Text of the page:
You can craft all kinds of documents in Microsoft Word — from short stories to annual reports, making nearly any kind of paper is possible. Depending on your target audience, you may be concerned about the level of readability inside the document — you don’t want to serve college graduate level reading in a story meant for children.
Note that readability here refers to the ease of comprehending written word, not checking to ensure aesthetics like font size and color are clear. If this is the type of readability you were looking for, check out how to make text easier to read in Windows.
Low copy scores in the Flesch Reading Ease test make me feel significantly smarter than the average human. Or at least a better reader.
— Crysta Timmerman (@crystatimmerman) March 2, 2016
You could always get readability information through a tool on the Web if you need more info, but Word can give you a base overview without ever leaving. Here’s how.
Open File > Options and select the Proofing tab. Under the When correcting spelling and grammar in Word heading, check the box that reads Show readability statistics. Now when you manually run the Spelling & Grammar check on the Review tab of the Ribbon, you’ll see how easy your document is to comprehend in addition to any grammar issues.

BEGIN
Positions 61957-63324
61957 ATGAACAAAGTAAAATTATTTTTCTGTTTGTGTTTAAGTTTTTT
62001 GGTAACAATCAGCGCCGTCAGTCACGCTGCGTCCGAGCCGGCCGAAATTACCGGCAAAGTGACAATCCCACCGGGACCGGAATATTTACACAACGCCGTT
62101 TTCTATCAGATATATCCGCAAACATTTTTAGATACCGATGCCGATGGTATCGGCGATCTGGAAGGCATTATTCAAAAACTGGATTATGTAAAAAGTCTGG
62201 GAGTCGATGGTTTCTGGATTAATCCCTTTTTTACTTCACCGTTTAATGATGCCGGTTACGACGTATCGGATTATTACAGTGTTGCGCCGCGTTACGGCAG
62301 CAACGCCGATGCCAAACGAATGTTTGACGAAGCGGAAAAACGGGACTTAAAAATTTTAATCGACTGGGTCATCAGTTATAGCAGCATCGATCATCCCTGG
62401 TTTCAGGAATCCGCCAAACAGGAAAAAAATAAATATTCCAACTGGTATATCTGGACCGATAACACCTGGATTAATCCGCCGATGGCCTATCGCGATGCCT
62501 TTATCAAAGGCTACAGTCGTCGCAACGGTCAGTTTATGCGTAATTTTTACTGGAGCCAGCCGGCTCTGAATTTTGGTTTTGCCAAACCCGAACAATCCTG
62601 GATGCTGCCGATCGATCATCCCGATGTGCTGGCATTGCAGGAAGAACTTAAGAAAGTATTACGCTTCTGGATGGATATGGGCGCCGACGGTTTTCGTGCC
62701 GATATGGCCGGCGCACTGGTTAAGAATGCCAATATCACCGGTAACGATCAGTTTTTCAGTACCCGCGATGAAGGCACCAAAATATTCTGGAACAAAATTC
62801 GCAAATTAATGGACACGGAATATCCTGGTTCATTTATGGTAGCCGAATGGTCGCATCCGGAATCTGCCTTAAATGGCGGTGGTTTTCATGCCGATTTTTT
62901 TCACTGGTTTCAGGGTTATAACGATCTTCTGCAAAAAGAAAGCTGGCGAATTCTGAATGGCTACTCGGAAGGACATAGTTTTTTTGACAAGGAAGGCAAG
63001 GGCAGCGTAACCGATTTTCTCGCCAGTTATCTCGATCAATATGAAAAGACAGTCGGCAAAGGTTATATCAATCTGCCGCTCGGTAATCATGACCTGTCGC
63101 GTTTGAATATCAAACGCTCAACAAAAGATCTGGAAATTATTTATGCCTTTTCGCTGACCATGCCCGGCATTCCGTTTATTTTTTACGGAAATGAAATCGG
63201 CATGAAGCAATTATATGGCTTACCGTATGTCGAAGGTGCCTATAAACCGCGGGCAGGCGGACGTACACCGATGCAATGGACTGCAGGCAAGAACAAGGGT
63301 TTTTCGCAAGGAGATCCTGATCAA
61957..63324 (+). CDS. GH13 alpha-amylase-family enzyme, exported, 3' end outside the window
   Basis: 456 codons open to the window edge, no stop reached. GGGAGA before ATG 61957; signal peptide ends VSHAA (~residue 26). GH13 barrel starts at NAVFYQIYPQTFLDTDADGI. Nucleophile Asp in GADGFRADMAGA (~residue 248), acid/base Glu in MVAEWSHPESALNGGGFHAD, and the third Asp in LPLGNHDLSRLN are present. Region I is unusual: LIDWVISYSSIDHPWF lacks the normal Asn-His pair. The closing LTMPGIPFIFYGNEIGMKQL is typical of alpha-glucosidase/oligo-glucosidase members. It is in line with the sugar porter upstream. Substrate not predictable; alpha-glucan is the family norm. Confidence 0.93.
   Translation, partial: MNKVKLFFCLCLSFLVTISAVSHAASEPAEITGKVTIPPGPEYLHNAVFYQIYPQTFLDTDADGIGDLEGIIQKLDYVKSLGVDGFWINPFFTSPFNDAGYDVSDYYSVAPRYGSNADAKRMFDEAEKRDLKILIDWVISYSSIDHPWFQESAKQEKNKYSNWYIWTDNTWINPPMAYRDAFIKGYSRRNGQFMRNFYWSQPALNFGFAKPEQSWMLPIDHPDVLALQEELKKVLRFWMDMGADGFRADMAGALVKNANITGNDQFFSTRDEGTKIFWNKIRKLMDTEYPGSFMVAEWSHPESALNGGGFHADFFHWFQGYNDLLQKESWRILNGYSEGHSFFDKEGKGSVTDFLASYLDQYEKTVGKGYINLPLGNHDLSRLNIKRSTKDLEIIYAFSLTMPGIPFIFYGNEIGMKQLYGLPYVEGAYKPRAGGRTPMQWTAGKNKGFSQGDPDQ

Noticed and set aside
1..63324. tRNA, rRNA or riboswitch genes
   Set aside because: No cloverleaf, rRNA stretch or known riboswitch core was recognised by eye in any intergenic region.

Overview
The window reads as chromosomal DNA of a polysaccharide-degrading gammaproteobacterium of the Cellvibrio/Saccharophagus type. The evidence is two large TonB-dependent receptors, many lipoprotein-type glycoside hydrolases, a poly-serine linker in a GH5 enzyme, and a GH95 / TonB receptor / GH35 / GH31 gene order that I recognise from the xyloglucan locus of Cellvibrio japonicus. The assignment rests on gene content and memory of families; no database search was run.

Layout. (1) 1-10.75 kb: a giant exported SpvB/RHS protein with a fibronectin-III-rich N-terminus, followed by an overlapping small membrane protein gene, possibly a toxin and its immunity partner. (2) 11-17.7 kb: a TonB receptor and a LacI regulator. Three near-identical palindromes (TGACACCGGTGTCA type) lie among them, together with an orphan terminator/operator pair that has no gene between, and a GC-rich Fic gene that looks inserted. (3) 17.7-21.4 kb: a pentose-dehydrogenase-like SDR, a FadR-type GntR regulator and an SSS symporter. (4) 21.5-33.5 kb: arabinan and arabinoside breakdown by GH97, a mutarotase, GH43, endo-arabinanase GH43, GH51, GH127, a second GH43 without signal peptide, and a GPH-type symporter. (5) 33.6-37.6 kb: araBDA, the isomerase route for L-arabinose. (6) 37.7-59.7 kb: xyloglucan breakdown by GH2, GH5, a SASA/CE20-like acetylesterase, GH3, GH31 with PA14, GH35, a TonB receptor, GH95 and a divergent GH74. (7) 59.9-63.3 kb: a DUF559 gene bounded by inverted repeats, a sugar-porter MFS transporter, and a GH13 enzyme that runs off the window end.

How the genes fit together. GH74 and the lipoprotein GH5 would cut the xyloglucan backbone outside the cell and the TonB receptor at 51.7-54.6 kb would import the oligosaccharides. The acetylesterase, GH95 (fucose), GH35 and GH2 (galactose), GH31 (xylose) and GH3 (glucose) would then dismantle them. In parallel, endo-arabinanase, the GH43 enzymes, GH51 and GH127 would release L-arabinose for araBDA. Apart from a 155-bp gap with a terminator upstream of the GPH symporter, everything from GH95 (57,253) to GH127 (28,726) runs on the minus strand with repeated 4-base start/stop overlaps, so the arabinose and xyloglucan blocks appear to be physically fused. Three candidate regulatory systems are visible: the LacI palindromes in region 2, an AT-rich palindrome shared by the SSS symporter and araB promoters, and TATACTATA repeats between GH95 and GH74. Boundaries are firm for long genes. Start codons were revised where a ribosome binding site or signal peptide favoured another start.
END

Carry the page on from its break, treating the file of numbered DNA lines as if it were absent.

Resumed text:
The output is just a raw score from two tests: the Flesch Reading Ease and the Flesch-Kincaid Grade Level; you can find more information on these on Microsoft’s page if you like. Basically, the Flesch Reading Ease rates the text out of 100 points; higher is easier to understand, with 60-70 being a good aim.
For the Flesch-Kincaid Grade Level test, your score is based on a grade level that could understand it — so a 9.0 means it’s appropriate for a ninth-grader, and so on. A score of 7.0 – 8.0 is a good goal here.
If you’re curious, I ran the check on this article and scored 62.5 and 8.8, respectively.
Do you think these scores are a useful measure of readability? What scores have some of your recent documents earned? Have your say in the comments below!
Image Credit: Tatiana Bobkova via Shutterstock.com